[Taxacom] San Francisco Declaration on Research Assessment

David Campbell pleuronaia at gmail.com
Thu Jun 13 17:26:32 CDT 2013

Perhaps we can suggest some desirable features of better metrics.  An
obvious problem with the impact factor is that it only considers a few
years after publication, whereas taxonomy tends to be a much more long-term
endeavor.  Also, non-taxonomic publications rarely cite how they identified
their material (even taxonomic publications often don't provide full
citation).  How much should we cite the authorship of higher taxa?
Obviously Linnaeus isn't going to benefit much from getting more citations
in the coming years; on the other hand, citations of early literature might
be useful evidence of the value of collections, digitizing literature and
specimens, etc.

Another way in which the journal affects accessibility is that major
databases more often track the big-name journals than the more specialized
or less prominent.  In GenBank, for example, "unpublished" or "in press"
often merely means that GenBank didn't notice that something got

On Wed, Jun 12, 2013 at 5:31 AM, Raab-Straube von , Eckhard <
E.Raab-Straube at bgbm.org> wrote:

> Dear Taxacomers,
> the American Society for Cell Biology has initiated a declaration on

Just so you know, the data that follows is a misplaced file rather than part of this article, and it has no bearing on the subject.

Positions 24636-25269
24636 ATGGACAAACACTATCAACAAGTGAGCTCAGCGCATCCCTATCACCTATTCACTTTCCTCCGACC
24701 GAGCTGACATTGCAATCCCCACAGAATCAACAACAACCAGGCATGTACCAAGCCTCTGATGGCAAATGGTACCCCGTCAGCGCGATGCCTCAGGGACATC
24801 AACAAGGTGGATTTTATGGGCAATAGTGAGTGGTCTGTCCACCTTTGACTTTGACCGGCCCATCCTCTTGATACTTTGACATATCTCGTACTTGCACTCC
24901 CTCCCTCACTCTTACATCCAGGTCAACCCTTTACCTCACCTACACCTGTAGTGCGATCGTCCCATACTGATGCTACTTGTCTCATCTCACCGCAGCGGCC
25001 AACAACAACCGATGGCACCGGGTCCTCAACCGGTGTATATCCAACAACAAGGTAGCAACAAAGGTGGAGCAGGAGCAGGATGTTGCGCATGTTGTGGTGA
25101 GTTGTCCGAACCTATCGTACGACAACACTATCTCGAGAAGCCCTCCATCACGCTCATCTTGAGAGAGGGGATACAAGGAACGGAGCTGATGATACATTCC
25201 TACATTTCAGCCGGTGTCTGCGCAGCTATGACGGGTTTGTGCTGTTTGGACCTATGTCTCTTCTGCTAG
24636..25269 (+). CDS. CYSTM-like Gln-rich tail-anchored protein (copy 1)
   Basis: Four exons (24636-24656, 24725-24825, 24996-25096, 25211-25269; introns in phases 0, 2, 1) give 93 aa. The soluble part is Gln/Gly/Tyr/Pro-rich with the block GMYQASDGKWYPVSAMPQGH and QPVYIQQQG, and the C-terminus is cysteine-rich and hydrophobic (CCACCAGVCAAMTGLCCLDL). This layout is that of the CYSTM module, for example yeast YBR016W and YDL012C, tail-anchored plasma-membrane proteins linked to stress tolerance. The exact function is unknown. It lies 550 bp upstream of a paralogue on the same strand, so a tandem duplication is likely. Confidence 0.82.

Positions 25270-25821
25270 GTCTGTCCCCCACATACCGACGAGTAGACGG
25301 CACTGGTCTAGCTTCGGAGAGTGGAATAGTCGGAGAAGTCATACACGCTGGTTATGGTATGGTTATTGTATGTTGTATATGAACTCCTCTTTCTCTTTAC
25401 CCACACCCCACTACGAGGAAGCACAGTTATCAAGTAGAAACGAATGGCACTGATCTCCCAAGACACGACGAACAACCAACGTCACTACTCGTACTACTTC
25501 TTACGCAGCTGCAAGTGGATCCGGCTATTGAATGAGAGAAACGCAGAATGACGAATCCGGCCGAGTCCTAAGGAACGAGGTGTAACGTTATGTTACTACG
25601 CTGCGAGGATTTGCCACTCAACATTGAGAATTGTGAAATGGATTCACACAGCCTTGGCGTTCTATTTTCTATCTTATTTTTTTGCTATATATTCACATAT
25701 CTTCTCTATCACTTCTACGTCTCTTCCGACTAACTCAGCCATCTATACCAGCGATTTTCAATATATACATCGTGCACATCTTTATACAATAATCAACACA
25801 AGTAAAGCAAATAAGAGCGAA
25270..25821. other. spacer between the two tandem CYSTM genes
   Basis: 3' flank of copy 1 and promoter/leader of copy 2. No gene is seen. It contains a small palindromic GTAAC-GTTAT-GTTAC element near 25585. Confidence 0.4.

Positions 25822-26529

> research assessment (DORA), which opposes the use of the Journal Impact
> Factor as a measure for research quality of individuals and institutions.
> This message seems not to be very widespread among taxonomists so far, so I
> think it is worth reading the declaration at  http://am.ascb.org/dora/.
> Interestingly, the present Editor-in-Chief of Science, Bruce Alberts, is
> among the first signees of that declaration.
> Best wishes,
> Eckhard von Raab-Straube (Berlin)
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> Celebrating 26 years of Taxacom in 2013.

Dr. David Campbell
Assistant Professor, Geology
Department of Natural Sciences
Gardner-Webb University
Boiling Springs NC 28017

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